Courtesy of Gary White
“There was a cabaret and there was a master of ceremonies and there was a city called Berlin in a country called Germany and it was the end of the world,” says Cliff Bradshaw near the end of the musical “Cabaret.”
“Cabaret” is scheduled to be performed by the Short North Stage professional theater company beginning 8 p.m. Thursday at the Garden Theater and run through Oct. 7.
“‘Cabaret’ is about a somewhat seedy little club in Berlin, just before World War II, when the Nazis are taking over,” said “Cabaret” music director Tim Valentine. “It’s telling the story of the people who perform there and an American who has come to Berlin, unknowing the politics, what’s going on, what’s happening and his transition from learning about the politics of Nazi Germany, and falling in love with one of the Kit Kat Klub girls.”
Valentine, who is also a program manager for Ohio State’s Arts and Sciences Scholars Program, said he joined the Short North Stage specifically to help with this production, and in doing so, he brought some of OSU with him.
“I was able to hire some OSU people to play in the orchestra. And then there are several alumni here on stage,” Valentine said.
OSU alumnus Jeff Fouch plays Bobby, a Kit Kat boy in the musical.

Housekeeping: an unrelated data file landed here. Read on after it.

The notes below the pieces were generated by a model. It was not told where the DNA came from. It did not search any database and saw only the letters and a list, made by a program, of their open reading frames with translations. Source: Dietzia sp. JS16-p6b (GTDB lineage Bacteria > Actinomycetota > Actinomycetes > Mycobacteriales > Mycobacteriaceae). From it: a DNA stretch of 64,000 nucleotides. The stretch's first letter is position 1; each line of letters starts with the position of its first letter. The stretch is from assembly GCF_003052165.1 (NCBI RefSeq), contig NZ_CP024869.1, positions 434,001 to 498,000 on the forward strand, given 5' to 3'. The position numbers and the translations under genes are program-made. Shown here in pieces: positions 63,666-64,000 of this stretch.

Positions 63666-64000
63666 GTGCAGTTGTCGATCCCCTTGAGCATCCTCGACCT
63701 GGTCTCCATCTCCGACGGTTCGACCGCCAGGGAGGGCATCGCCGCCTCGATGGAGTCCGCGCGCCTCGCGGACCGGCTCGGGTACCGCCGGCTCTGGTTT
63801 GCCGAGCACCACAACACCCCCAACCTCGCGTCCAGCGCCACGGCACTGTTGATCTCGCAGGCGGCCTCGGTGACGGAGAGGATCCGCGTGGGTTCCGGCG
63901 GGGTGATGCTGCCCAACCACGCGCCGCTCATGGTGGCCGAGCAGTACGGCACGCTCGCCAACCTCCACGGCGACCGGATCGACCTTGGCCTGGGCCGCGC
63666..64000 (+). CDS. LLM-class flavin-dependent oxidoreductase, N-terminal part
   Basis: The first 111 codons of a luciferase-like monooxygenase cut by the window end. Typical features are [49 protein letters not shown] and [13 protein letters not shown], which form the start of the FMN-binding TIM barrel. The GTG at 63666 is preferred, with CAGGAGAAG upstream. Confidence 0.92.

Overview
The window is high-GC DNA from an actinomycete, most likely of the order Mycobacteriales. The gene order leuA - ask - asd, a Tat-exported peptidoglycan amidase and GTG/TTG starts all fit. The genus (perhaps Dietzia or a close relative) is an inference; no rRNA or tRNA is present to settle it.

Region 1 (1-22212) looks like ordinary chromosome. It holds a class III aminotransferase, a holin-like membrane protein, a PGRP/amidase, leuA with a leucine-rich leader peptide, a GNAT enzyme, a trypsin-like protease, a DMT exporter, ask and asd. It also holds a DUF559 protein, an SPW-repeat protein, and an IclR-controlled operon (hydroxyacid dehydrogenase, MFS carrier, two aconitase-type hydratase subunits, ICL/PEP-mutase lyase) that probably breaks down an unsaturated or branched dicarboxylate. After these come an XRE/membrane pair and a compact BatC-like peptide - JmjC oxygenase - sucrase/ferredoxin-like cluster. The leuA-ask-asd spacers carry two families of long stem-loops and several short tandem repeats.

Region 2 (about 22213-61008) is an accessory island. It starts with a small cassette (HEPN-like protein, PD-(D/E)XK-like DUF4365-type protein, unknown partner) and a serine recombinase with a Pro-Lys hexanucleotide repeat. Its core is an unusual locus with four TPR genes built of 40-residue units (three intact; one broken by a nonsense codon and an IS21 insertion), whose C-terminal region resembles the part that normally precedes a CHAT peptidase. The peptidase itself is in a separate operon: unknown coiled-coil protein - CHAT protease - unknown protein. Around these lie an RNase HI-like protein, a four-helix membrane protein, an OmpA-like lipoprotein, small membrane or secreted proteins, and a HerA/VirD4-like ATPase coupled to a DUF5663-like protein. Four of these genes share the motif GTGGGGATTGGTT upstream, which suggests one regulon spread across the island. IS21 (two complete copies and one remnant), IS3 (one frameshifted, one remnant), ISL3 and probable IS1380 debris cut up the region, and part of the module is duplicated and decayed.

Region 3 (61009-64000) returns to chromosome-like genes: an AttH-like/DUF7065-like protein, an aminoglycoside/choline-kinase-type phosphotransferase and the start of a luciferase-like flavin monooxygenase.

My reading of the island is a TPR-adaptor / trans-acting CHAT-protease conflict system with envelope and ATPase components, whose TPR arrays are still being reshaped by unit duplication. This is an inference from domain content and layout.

“He has a sordid past with the lead, Cliff, which creates an interesting dynamic to his relationship with Sally, the (female lead),” Fouch said. “We share a kiss together. Very scandalous.”
Fouch said the kiss was a big deal because an era of “sexiness” started rising in Berlin at the time the play takes place.
“Nowadays, people won’t necessarily be super surprised by it, because that’s where our culture has gone to,” Fouch said. “It’s interesting, because it parallels the 1930s.”
Fouch also plays a large ape in a dress during one of the Kit Kat Klub master of ceremonies’ songs.
Jenna Shively, who graduated from OSU in June with a degree in theater, plays Fraulein Kost.
“She is a prostitute and has fallen on very hard times, as has everyone else in Berlin at the time. She’s gone through quite a lot in her life, and she’s very hardened. She’s out for herself, willing to do anything to come out on top in any situation,” Shively said. “At the end she joins with the Nazis. I think that makes her feel like she’s a part of something, and not like an outcast.”
Rick Gore, owner of the Short North Stage, said he considers “Cabaret” a cautionary tale.
“This is the twilight of Weimar Germany. With the divided population that we have today, the politics of the time, these things have happened before,” Gore said.
The effect “Cabaret” had on Columbus isn’t just limited to politics, though. Columbus is tied into the history of the story.
“Cabaret” is based on the novel “Goodbye to Berlin” by Christopher Isherwood. When Isherwood was in Berlin in the early 1930s, he knew a young American silent film actress named Louise Brooks. Brooks was known as “the Queen of the Flappers.”
“She taught Berlin the Charleston,” said Peter Yockel, board president of the Short North Stage.
A portrait of Brooks is drawn on the back wall of the theater. “We brought an older gentleman in, in his 80s at the time, and he said, ‘Oh, that’s Louise Brooks.’ And we’ve got pictures of Louise Brooks, and they’re identical,” Gore said.
Tickets for “Cabaret” are $30 for general admission or $40 for VIP seats, and can be bought on the Short North Stage website.
The Garden Theater is at 1187 North High Street, just south of Fifth Avenue.